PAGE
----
OK, I admit it, - I have never been to Le Touquet !
I couldn't go today because........
1. Well, obviously, it is over water and I need a life jacket, a raft and a Duke of Edinburgh swimming badge, which I don't have handy.
2. I have to File a flight plan and a customs form and I don't agree with this infringement of my civil liberties, and, er, well.. I don't know how.
3. I may have a mechanical fault and not be able to fly back, I will have to live there, eeking out a living sharpening knives or casual labouring on local farms
4. I could have an engine failure and they will send a Sea King helicopter to fish me out of the water, followed by a nasty letter and a big bill.
5. What if I get to the middle of the channel and I can't see France, I turn around and I can't see England ?
6. I won't understand French ATC, I will fly the wrong way around the circuit, Pierre will talk to the CAA and my license will be revoked
...all compelling and valid concerns, don't you think?
Below is an account of my first cross channel trip, which I hope will answer some concerns and encourage other pilots to 'go foreign'
Three stages of your first Channel crossing
Stage 1. Worry about what might happen.
Stage 2. Fly across the channel
Stage 3. Lie about trip to pilots at stage 1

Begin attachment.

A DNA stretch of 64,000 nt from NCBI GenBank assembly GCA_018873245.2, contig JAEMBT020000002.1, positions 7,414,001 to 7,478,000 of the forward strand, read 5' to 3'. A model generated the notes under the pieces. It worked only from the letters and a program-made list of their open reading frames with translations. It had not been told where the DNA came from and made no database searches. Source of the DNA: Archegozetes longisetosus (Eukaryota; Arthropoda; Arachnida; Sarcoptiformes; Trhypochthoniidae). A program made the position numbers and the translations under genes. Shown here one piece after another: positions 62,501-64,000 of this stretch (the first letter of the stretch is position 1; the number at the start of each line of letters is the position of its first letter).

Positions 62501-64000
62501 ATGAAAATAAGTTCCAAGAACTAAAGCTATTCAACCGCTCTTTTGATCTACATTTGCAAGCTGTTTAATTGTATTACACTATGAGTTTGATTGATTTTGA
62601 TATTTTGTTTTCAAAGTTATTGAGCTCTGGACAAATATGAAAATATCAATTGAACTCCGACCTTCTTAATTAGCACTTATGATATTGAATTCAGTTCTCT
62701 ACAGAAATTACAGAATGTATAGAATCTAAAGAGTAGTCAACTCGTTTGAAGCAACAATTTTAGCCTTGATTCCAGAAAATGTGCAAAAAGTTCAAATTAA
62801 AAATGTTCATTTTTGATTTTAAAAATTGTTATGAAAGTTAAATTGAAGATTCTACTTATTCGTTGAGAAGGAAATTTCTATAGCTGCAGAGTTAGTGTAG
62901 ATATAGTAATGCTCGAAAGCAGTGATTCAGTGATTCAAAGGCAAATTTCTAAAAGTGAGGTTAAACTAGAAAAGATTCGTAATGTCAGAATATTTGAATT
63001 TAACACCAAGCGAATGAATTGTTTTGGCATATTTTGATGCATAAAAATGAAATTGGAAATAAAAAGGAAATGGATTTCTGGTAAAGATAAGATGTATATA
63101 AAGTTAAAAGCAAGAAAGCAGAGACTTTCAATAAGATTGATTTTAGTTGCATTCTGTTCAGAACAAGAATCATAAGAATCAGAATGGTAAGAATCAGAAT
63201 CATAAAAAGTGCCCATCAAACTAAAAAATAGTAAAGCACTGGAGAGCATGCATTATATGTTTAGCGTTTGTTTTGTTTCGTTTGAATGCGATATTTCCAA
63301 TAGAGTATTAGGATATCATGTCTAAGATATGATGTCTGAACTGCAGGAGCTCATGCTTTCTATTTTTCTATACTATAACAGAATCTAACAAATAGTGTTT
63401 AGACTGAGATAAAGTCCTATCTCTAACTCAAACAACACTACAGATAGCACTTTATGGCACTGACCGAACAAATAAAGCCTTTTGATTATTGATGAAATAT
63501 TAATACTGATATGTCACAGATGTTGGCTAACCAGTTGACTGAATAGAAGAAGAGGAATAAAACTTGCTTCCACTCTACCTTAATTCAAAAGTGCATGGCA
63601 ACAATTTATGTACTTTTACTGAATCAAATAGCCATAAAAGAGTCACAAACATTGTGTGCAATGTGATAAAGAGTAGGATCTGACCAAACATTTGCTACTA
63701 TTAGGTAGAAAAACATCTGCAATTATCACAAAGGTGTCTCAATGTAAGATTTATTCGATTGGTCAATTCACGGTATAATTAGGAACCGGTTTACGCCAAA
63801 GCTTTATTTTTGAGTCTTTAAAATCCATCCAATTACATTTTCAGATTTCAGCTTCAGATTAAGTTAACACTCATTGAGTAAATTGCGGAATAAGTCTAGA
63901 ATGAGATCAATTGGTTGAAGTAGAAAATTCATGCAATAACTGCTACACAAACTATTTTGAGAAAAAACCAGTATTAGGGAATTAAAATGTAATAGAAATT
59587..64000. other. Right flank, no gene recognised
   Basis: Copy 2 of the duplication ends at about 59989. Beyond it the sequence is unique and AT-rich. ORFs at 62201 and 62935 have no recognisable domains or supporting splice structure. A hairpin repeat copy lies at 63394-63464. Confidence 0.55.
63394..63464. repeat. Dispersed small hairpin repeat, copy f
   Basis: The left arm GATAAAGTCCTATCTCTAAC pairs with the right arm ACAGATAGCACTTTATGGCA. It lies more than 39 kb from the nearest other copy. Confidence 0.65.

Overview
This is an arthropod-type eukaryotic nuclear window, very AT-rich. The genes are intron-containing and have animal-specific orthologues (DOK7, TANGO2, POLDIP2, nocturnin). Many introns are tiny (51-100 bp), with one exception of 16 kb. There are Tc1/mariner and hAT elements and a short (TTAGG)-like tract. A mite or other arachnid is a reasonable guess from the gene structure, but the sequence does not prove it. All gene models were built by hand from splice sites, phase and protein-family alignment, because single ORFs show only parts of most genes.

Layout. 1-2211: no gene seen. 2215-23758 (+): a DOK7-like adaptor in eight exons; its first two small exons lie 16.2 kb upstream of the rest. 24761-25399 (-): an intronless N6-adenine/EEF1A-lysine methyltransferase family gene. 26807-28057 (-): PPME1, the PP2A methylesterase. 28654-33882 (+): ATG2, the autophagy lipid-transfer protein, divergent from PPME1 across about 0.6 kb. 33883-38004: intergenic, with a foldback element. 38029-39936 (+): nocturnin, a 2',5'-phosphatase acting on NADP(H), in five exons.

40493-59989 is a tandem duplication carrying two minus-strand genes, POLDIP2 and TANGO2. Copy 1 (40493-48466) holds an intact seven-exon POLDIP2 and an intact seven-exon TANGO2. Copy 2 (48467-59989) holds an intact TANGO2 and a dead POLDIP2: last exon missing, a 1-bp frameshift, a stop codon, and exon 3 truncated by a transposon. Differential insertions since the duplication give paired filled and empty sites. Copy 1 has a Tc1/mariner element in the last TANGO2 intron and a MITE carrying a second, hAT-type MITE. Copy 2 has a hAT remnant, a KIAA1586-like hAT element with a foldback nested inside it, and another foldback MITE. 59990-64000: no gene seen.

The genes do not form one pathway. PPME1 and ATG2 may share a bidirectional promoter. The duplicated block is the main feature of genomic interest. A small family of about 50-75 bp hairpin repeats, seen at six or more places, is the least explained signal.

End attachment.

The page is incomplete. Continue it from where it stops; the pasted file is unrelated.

I had alway wanted to fly a light aircraft across the channel - it is a huge milestone in a pilot's life. Once you have flown to another country you will get the bug and you will be flying all over Europe - Wasn't that why you dreamed of flying in the first place?
For me there was a simple choice to be made at the outset - whether I was a coward or a fool. I could go with an instructor (or another pilot who had done it before) or I could bite the bullet and go on my own.
A coward or a fool ? - let me explain........
If I went on my own-
- and something went wrong I would have been a fool, but not a coward.
- if it went well , I was not a fool (or, at least, nobody would know) and also not a coward
If I went with an instructor/pilot -
- and something went wrong I would not have been a fool, but I would have been a coward
- if it went well, I was a fool and a coward (a fool because I could have done it on my own)
Cowards live much longer than fools, which complicated the equation, at which point I thought 'none of this makes any sense and I really should stop putting lager on my cornflakes'
This is something I need to do - F*#k it, I'm going ! - When you reach this point - you're ready!
Prep hangar drag planes no fuel low level pre fuelled
airborne 124.6 confusion told report mid channel
report 8 miles
demand to be dicked about
Ramp brits demise of twin
reception - phoned tower wifi bike hire english speaking
Golf Papa Yonkee report on final
What if I can't see France - It hasn't moved - just because you can't see it - it is still there